It’s been a good year for female vocalists, as far as Seattle Peach is concerned. Romy Madley-Croft’s pleading performance on “Angels” is simply heartbreaking, and throughout the entirety of the album, each and every note she sings is delivered with such soulful emotion, she’s able to touch upon a space that feels powerfully personal. I didn’t expect to be so drawn to such sad music, but the xx kind of fall into the “happy to be sad” category of music that is both tragic and hopeful at the same time. It makes for perfect rainy day music during these bleak, quintessential Northwest downpours.
I fought the idea of putting Beat Connection in my favorites of 2012. They made my list of favorite albums of the summer a few month back–it hardly seemed fair to put them on this list, too. Well, give these boys a prize because the more I whittled my list down to the records that truly got the most airplay on my iPod, it couldn’t be denied that The Palace Garden was in extremely heavy rotation ever since it’s release. It’s a blast sonic sunshine! The uplifting, tropical sound instantly inspires infectious smiles. It is my yin to the xx’s yang. And I love it so much.
Local dark wave quartet, Nightmare Fortress, first sparked my interest when I saw them play at Barboza as part of Second Sight Fest last spring. My first reaction was “This exists?! In my town?!” and I have since seen them play like ten times or something–even traveling down to Portland to see them open for Tearist. Their first EP is like a tasty little nibble of what’s to come–deliciously dark and fuzz-heavy dance tracks, sewn together with singer Alicia Amiri’s expertly spooky wails.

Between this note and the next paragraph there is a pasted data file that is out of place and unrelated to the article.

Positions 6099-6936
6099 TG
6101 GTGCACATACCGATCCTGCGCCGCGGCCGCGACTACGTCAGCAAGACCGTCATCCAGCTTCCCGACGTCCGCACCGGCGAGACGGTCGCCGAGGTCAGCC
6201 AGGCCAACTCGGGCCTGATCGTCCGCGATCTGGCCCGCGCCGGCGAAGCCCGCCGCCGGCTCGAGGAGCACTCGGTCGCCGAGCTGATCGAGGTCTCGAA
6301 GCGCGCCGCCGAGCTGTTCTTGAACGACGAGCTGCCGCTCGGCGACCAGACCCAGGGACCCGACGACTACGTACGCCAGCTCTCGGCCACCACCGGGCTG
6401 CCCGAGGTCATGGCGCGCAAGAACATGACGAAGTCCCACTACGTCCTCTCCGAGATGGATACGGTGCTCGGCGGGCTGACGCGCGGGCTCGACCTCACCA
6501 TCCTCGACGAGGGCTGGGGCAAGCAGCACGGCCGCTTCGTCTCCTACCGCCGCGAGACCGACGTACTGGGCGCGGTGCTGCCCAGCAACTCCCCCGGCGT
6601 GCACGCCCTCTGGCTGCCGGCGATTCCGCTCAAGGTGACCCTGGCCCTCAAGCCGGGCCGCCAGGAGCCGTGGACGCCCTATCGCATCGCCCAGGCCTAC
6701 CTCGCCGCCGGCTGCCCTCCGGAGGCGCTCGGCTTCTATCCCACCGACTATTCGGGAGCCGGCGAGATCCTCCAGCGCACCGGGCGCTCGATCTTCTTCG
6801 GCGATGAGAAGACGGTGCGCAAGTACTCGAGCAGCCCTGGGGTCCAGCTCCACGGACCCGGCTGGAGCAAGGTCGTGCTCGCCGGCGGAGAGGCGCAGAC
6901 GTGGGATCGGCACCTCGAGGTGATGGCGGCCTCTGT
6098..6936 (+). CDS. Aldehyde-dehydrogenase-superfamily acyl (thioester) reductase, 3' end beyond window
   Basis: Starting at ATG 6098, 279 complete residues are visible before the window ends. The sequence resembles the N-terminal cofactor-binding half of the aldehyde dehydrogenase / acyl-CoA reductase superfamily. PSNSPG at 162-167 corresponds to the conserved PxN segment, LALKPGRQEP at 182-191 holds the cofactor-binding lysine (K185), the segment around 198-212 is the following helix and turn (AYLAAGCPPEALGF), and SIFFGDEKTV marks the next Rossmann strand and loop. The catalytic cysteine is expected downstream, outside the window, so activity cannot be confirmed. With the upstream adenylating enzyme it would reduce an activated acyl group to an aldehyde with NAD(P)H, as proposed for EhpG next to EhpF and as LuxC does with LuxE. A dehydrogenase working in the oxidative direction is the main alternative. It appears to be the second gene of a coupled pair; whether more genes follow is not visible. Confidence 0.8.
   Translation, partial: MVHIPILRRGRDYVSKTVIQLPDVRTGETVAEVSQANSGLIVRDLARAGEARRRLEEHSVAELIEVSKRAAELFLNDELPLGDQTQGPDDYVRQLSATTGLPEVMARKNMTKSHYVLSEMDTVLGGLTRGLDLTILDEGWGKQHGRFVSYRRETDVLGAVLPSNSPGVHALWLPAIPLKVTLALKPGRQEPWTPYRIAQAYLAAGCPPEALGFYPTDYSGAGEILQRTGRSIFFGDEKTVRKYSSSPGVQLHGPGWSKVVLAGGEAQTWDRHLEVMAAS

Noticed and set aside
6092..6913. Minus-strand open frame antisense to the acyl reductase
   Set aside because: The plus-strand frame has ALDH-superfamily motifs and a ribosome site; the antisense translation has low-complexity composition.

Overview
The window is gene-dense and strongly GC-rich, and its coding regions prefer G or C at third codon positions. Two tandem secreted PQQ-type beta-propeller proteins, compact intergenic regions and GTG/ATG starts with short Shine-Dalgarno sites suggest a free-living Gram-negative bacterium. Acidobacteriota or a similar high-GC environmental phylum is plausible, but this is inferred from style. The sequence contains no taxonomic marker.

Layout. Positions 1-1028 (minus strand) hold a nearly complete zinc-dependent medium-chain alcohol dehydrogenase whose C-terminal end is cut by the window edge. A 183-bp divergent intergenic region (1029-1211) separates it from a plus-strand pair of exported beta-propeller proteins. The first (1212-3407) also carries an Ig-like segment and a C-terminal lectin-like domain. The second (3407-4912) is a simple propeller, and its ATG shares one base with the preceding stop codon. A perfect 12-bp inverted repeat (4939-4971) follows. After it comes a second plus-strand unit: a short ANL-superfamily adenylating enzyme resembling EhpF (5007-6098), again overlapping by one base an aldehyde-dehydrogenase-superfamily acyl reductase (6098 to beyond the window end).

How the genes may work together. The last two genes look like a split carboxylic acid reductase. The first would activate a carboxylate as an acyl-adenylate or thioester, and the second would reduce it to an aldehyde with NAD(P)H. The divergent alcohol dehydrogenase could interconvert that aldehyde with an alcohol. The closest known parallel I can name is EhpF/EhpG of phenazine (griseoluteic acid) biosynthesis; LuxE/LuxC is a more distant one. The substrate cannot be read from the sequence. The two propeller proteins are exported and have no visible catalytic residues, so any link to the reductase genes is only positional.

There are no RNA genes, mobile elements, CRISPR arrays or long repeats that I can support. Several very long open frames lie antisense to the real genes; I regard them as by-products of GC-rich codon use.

More spook coming straight from Seattle, this selection comes in the form of take-no-shit witch house trio, Crypts. This album doesn’t go down as easily as Nightmare Fortress’ record. Vigorous mid-tempo production is punctuated by Steven Snere’s animalistic cries, raging full throttle through the dystopian landscape of this album. This is music let out of its cage. It doesn’t make for an easy listen, but it does make for a thrilling one.
Are we noticing a trend here? Yeah, that’s right. Another spooky local group. This time of the synth pop oeuvre. The Tempers are “The Monster Mash” on repeat, but sexier and drunker and with more awesome. Corina Bakker’s theatrically witchy wail incanting the vocals over her sibling’s dancey grooves is like candy for Seattle Peach. Front row at their shows, I full on fan-girl freak out, singing along with every word and dancing like a maniac. Long live the Tempers!Tweet